Umar Hameed 8:33
So it seems like gone are the days where LinkedIn was really if you don't know this person don't connect. It seems like it's loosened up a bit that I can reach out to somebody that might be a good business contact for me to do I read that, right?

Colleen McKenna 8:44
Yes. And but I would say, what's interesting is that more people are, are more careful with their networks now than ever. Because there are hackers, because there are people who have fake profiles. And, and so I find, especially on the C-level, you know, the leadership teams, they really want to know, the people they're connecting to. So I think it depends on the strategy, sales, people should be a little bit more lenient with who they're connecting with, right? Because it may not be that person. But it could be somebody that that person knows, right could be a prospect. Recruiters totally different strategy. It is just another database for them. So they might have 10, 20, 30,000 people in their network.

Umar Hameed 9:28
Let's see something else. We've got John in Baltimore, he is a VP at a company. I have an acquaintance with him. I don't really know him that well, but enough to say hello,

Colleen McKenna 9:39

Umar Hameed 9:40
What's the most courteous way if he knows somebody that I want to get introduced to? Is there any thoughts on how to make that request? Like if it was you and I we have more of a relationship and I say, hey, Pauline, how are you? I need an introduction. Could you do one, give our listeners examples of someone that you know how you would ask and someone that's just coming Have a an acquaintance? How would you ask differently?

Colleen McKenna 10:03
I would definitely ask differently. And I might actually not even ask at all. Initially, I might, instead reach out to that person who's an acquaintance and say, you know, I really like to know the people in my network. And while we're connected, we really haven't had an opportunity to talk.

Umar Hameed 10:21
By the way, we look like an arch villain with a cat.

Colleen McKenna 10:26
You look like you're having fun over there. And, and I would probably have a conversation with that person first. And it actually just happened to me last night, I went to an event, a networking event in Baltimore, and saw somebody who I've been connected to for years, and we've never had the occasion to meet. Somebody said, Oh, my gosh, you haven't met him yet. I said, not in person, although I see all of his stuff on LinkedIn. And sometimes sometimes try to engage with him on LinkedIn. And we had a great conversation, spend about 10 minutes talking, he sent me a message this morning, we're going to go grab some lunch together, and a couple weeks.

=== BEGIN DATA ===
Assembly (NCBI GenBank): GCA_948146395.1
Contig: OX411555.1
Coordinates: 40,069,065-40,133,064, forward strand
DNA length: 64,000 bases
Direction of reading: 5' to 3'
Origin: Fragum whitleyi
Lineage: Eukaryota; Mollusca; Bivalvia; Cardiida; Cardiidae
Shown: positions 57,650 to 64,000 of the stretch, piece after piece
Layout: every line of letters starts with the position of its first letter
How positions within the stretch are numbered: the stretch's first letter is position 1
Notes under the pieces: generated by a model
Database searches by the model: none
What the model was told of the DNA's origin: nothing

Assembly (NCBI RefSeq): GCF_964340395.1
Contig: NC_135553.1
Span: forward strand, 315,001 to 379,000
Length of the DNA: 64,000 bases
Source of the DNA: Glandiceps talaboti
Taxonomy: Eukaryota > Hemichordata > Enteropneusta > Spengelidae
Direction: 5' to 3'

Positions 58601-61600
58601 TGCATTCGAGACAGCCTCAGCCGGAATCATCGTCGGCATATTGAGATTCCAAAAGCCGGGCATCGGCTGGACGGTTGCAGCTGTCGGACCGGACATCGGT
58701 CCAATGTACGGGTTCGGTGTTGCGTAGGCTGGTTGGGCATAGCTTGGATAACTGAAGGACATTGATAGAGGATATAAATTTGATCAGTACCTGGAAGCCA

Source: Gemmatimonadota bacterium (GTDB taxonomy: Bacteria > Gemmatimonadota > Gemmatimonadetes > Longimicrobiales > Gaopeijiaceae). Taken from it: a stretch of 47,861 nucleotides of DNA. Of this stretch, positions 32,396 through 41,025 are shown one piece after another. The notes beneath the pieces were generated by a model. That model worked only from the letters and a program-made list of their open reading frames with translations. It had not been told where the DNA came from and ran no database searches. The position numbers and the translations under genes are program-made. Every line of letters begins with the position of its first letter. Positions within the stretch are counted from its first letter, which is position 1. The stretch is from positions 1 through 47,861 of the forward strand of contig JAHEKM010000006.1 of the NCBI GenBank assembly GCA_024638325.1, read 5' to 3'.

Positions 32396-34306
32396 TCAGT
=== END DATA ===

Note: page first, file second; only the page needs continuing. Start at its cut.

Umar Hameed 11:03

Colleen McKenna 11:04
And so from there now, I think that will pivot the conversation so that I can be helpful to him, and he could be helpful to me, you know, so I think it depends on the person and how comfortable they are being a good connector as well.

Umar Hameed 11:19
So just to kind of reiterate, because I want to make sure people get this point, if it's someone you know that you've got a strong relationship. on LinkedIn, it's easy to do the answer. But it won't be wider, just call but if someone just you know, not so intimately a call and reconnect at the human level first. And once you've got that relationship started, then move over to do that.

Colleen McKenna 11:41
I think so i think that that's a better way, I think it feels better for the other person. And my guess is by doing it, that way, you'll actually end up with better introductions, because they'll know how to introduce you. And maybe even one or two more.

Umar Hameed 11:56
Brilliant. And I think it just goes back to just plain old good manners.

Colleen McKenna 11:59
Absolutely. I say it over and over again. Would you say that in public? If the answer's no, don't say it on LinkedIn, right? or slow down? A lot of people are pitching way too early, way, way too early. Would you say that in person? No, then you've gone too far. Because most CEOs will say to me, what makes me crazy about LinkedIn is as soon as I connect with the salesperson, they want to set up a meeting.

Umar Hameed 12:27

Colleen McKenna 12:28
So we've got to pull it back, I'm gonna pull it back a little bit.

Umar Hameed 12:32
We've helped a company get the right profiles, we've cleaned up their database, we've shown them how to go out and reach out and build their network, start creating content that's relevant to your audience, what's next?

Colleen McKenna 12:44